We’ve been doing a lot of writing in Jordan, but instead of formal papers, our professors have opted to require journal entries. The idea is that we can get at the same sort of analytical ideas that papers would without spending time editing or paying close attention to footnotes. Between all of the travel and reading we’ve been doing, I’ve really appreciated the informal format! The following is a lightly edited version of one of my journals for class.
I had a conversation with Raghda, my host mom, over dinner one night while Robbie and Henrik were eating out. It was the first time I felt like we really got to have a conversation beyond pleasantries. We ended up talking about travel and all of the places that Raghda has been. Apparently when her husband was alive, they travelled quite frequently. She’s been to America multiple times, Australia, much of Europe and of course the Middle East. I’m sure it doesn’t hurt that she has family in many of those places; she also explained that her family is the largest Christian family in Jordan, traced back to this region before the advent of Islam. Of course she doesn’t know her whole extended family, but I guess she has tens of thousands of relatives in Jordan and abroad.
I was most interested in the fact that she’s been to Israel. We’d just had Orientation the day that I talked to her, and Israel was pointed out as a clearly touchy subject. She said that she liked going to Israel, though, and that all of the people there were very nice. She said that she thought the government was bad, but governments everywhere are bad, and that’s not the fault of the people. So while some people don’t like Israel (as she alluded vaguely to the serious anti-Israeli sentiment throughout the Middle East), she didn’t have a problem with the people there.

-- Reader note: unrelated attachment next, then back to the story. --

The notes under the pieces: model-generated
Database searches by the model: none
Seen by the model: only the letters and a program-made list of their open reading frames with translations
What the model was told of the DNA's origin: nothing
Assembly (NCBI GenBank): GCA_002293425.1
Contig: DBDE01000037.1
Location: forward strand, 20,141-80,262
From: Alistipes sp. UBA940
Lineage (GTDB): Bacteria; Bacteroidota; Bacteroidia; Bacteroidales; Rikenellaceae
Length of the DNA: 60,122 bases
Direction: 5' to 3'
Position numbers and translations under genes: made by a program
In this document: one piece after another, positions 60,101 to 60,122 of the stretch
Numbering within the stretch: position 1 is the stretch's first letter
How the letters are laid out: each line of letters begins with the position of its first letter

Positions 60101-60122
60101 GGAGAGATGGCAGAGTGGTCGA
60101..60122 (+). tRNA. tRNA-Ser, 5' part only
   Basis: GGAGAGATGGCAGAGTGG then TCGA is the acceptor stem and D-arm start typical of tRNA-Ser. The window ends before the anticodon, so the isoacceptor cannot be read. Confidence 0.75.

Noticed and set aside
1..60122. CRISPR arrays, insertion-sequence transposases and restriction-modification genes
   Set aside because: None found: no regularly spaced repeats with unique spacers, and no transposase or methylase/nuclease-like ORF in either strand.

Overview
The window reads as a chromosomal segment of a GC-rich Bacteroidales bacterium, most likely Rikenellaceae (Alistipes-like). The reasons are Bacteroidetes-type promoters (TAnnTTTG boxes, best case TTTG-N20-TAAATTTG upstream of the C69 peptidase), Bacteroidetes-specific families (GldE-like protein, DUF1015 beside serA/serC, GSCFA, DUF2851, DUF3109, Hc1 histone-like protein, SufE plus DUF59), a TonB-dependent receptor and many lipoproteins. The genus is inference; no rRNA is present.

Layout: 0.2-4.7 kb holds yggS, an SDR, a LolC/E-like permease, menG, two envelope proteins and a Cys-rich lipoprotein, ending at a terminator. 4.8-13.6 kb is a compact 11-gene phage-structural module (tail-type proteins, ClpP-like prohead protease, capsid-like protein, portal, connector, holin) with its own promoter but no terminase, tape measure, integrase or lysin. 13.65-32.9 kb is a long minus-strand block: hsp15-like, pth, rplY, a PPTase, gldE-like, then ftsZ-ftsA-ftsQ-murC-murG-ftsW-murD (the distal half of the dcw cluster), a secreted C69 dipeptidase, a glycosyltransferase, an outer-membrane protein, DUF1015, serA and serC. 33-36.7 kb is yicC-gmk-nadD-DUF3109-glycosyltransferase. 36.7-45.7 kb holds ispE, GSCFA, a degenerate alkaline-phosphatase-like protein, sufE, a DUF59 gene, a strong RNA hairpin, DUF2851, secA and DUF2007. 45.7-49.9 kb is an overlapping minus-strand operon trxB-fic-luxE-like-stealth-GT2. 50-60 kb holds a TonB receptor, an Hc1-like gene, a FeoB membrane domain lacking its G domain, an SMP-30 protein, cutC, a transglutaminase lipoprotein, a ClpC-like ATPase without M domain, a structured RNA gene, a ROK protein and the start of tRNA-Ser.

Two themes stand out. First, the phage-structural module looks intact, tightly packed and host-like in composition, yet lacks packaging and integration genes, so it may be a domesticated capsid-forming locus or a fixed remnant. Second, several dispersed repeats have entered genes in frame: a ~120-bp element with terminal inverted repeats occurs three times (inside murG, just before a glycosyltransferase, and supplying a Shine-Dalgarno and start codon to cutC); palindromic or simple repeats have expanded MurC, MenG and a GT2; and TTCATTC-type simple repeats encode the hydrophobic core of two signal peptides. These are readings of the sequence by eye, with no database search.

I’m sure it didn’t hurt that Raghda is neither Palestinian nor Muslim, but the terms in which she talked about Israel struck me. So much of politics has to do with relations between groups of people, and if those people haven’t actually met, the terms of the discourse are much more negative. When Jordanians meet Israelis or other Jews, though, their impressions are changed. Safa’a [one of our program coordinators at Amideast] hit this point home for me when she talked about the Jews she met in Europe being “actually quite nice,” as if that was genuinely surprising. I shouldn’t be surprised by that, I guess; I’m sure many Americans think something similar about Arabs (seeing them as terrorists or ungodly or whatever other prejudice they have). Wouldn’t it just be nice if everyone actually met some people from the groups that they were stereotyping and vilifying, though?
I’m pretty sure that that’s a major way to create positive change in political discourse from a seemingly small or insignificant source. Vilifying people is just so much easier if you don’t actually know them. That’s why I’ve heard some gay activists say that coming out is the most important thing they could have done to further LGBTQ rights. It turns “those people” into neighbors, friends, relatives.
This also relates to a problem in American political culture. I read an article in the Economist a couple of years back about the increasing segregation of American communities along political lines. Democrats want to live around other Democrats and Republicans around other Republicans, which leads to less discussion between people of different political affiliations and tends to polarize and intensify political feelings.